The romance is a friends-to-lovers affair, the two protagonists being childhood friends who have long been in love with one another but are afraid to speak up for fear of losing their friendship.  And in the case of the heroine, Lady Claire Deering, there’s another, far darker reason for her reticence.  Her aunt and her mother both died mad as the result of being cursed, and she is terrified that she will end up being committed to an asylum as her mother was.  She loves Teddy – Theodore, Earl of Ashbrooke – far too much to want to saddle him with a potential madwoman for a wife and has therefore determined never to reveal the truth of her feelings for him.

Teddy had been training to be a barrister before his older brother died and left him the earldom.  He’s a sweet beta-hero who loves Claire desperately; he knows of her fears but is determined to prove to her that they are unfounded and is, at last, ready to tell her how he feels.

Claire has arrived at Castle Keyvnor in Cornwall in order to attend the reading of the will of her late uncle, and Teddy is in attendance with a group of friends (who I’m guessing are the heroes of the other novellas in this series).  In spite of her determination to keep her distance, Claire can’t help being delighted to see him, and they quickly fall back into their established pattern of friendship.  But that all changes the next day when they’re caught in a rainstorm and make it to the conveniently dry, comfortable folly/summer house and Claire decides she can allow herself an afternoon of passion (just the one, mind you).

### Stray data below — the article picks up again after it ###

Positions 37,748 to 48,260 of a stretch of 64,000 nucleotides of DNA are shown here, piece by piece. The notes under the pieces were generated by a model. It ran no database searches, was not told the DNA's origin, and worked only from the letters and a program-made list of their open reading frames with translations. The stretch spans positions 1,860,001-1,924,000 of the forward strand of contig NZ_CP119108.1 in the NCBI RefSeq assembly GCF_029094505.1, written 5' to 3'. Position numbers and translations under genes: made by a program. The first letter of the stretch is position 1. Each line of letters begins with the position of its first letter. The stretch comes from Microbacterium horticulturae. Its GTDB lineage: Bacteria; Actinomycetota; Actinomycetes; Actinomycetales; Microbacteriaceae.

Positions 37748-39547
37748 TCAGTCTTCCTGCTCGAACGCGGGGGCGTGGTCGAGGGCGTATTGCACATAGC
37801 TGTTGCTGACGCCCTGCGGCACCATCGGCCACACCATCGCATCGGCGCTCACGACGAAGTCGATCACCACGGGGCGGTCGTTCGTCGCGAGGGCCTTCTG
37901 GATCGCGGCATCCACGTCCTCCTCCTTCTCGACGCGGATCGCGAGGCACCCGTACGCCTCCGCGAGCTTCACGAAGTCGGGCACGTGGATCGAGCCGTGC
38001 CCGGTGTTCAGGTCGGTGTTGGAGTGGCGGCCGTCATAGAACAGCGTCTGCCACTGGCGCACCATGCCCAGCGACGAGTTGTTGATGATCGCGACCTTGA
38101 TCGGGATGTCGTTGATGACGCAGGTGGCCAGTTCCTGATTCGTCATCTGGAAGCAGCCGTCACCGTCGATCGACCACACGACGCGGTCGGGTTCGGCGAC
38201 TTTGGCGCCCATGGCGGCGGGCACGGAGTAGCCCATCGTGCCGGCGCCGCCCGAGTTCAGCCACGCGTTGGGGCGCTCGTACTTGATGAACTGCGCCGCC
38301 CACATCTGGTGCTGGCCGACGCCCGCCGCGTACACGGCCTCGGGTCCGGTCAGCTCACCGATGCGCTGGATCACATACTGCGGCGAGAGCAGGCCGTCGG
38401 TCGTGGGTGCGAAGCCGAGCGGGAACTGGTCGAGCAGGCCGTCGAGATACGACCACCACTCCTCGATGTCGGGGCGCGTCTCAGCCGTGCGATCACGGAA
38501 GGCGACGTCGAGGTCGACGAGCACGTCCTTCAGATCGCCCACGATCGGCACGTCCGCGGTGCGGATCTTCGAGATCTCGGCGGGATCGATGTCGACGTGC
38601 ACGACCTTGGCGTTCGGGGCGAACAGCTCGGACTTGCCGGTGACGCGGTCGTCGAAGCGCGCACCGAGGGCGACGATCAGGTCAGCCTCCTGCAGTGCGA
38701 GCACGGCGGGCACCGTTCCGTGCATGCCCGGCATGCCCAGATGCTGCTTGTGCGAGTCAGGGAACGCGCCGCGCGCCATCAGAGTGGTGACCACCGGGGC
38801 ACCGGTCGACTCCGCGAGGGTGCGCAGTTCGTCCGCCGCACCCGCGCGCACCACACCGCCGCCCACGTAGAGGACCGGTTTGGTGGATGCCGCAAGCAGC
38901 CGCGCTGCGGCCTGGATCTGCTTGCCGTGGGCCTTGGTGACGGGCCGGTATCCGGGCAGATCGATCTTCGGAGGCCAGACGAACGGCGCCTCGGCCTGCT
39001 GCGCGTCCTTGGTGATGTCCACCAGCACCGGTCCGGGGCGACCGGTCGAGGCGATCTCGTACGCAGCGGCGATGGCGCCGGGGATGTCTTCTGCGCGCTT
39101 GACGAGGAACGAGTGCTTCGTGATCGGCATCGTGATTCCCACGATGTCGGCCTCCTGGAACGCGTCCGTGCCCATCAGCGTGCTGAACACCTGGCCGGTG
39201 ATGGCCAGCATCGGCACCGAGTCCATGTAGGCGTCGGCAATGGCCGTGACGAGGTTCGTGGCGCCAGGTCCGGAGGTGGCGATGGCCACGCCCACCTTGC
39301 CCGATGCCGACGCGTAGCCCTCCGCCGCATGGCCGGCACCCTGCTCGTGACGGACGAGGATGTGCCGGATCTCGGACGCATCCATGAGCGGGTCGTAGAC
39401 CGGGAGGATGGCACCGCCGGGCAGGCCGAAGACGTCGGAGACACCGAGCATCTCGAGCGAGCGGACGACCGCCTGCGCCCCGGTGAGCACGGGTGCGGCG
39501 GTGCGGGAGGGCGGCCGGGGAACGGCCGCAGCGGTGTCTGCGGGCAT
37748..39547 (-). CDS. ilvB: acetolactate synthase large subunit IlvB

But Teddy doesn’t just want one afternoon – how can he prove to Claire that the curse isn’t real and that they can make a life together?